People who equate truth with fact are missing the point.

One Final Roadtrip

In the end, after almost everything was finished and her life was coming to a close, my grandma found joy. . . . → Read More: One Final Roadtrip

Behind My Eyes

I start a load of laundry, take the boy to school, pour a cup of coffee, put the dogs out, answer email.

I fold a load of laundry, make some phone calls, drink another cup of coffee, sit at my desk and write a few listless words that won’t go where I want them . . . → Read More: Behind My Eyes

Withouting

For context, you might want to read this first.

You know what sucks about being sad? Besides the sadness, I mean.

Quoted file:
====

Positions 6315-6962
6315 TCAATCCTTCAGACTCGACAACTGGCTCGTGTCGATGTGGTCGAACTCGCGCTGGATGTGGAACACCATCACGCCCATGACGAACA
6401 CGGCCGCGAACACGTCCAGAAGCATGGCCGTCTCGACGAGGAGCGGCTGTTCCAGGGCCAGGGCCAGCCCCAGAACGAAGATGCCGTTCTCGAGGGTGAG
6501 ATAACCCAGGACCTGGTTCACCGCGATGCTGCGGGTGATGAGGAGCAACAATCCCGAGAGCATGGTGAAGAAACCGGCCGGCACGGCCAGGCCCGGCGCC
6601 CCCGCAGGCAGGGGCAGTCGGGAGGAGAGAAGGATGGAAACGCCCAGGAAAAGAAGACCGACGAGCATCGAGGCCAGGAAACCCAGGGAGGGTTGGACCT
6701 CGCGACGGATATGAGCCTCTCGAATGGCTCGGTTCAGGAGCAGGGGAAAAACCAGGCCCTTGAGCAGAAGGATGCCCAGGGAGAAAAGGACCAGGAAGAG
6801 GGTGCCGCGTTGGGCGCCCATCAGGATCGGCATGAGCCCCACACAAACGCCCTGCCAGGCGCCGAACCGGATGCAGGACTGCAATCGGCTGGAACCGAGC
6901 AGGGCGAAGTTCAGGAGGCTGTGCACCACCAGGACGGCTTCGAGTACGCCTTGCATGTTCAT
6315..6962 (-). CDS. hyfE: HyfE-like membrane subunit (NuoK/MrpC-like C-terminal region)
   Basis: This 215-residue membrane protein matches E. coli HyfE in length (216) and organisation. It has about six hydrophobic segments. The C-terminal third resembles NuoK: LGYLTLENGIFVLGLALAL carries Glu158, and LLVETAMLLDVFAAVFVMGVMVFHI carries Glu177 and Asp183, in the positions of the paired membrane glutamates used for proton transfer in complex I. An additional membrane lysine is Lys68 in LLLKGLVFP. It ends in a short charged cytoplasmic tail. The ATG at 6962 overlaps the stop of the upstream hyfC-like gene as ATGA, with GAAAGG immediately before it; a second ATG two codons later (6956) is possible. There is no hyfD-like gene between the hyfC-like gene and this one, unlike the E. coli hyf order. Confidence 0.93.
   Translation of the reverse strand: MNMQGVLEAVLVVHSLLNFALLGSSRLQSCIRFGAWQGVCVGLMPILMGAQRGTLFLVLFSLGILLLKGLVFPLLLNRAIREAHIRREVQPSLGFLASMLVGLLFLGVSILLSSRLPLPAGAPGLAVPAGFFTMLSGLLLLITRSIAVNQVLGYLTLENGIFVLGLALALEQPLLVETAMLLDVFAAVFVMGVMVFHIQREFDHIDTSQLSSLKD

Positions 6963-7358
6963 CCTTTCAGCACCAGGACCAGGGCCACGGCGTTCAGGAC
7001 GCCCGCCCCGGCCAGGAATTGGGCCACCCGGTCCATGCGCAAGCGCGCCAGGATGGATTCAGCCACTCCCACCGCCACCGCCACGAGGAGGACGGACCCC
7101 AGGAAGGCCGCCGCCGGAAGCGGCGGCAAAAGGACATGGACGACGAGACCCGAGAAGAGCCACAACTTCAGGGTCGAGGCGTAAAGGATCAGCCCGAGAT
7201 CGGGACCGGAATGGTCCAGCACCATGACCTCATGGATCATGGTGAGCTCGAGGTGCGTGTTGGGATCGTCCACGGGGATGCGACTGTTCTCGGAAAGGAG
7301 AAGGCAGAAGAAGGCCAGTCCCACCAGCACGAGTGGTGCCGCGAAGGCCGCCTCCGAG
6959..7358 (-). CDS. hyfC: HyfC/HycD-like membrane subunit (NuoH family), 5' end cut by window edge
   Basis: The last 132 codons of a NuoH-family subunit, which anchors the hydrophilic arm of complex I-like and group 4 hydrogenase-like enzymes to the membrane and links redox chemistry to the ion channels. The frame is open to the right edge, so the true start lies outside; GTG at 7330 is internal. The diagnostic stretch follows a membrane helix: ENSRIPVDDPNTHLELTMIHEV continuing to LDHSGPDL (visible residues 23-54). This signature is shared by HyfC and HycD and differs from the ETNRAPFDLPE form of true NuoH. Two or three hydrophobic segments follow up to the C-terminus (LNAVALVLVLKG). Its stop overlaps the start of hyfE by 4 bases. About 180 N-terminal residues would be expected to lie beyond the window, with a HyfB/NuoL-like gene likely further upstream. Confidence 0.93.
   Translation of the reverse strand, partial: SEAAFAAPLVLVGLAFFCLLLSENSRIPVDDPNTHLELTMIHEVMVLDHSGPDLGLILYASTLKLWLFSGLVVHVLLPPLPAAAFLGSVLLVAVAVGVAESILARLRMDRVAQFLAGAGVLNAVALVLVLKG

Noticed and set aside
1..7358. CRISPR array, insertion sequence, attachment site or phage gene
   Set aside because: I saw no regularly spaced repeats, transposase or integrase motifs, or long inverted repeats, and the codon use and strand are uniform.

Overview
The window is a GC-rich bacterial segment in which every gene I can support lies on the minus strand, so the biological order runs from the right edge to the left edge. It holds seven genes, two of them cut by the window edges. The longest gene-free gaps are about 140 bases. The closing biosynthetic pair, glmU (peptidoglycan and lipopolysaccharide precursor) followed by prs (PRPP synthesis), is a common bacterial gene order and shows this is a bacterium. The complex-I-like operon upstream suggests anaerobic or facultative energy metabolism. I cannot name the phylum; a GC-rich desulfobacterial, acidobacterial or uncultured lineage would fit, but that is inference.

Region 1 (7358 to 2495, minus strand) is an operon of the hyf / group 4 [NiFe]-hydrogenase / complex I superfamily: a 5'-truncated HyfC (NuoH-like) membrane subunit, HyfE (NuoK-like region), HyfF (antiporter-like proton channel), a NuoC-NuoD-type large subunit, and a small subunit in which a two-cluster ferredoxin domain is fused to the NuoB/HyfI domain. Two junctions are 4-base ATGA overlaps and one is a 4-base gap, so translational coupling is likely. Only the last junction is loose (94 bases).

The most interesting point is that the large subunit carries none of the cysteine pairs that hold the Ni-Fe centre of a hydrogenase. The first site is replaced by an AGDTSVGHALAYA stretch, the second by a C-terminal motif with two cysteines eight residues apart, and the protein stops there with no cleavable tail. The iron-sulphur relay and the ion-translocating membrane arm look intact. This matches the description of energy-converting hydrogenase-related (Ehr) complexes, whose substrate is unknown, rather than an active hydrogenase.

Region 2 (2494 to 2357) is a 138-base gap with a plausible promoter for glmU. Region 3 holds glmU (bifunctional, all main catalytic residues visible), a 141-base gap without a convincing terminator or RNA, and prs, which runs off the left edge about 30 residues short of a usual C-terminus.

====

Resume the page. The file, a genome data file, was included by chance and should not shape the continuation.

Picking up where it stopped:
It’s the all-consumingness of the thing.

(Spell checker doesn’t care much for the word consumingness, to which I say get over yourself, spell checker! I have bigger problems than you!)

No, what really . . . → Read More: Withouting

Cry Me a River

Let’s just call grief what it really is: a wily, slimy, and brutally persistent motherfucker. Grief is like moths that thump against the lampshade until I am almost mad with their noise, except these moths are 40 pounds apiece and they are slamming against the inside of my skull. It’s a weight in my . . . → Read More: Cry Me a River

In the Beginning

Forest at Dusk

Here’s the thing: in the beginning, everyone is lost and alone.

No matter how a person goes from being parent to parent of a child with disabilities, in the beginning the world turns itself ass-end-up.

Whenever the news comes or the realization dawns—during pregnancy, immediately or shortly after birth or adoption, or later—there is . . . → Read More: In the Beginning

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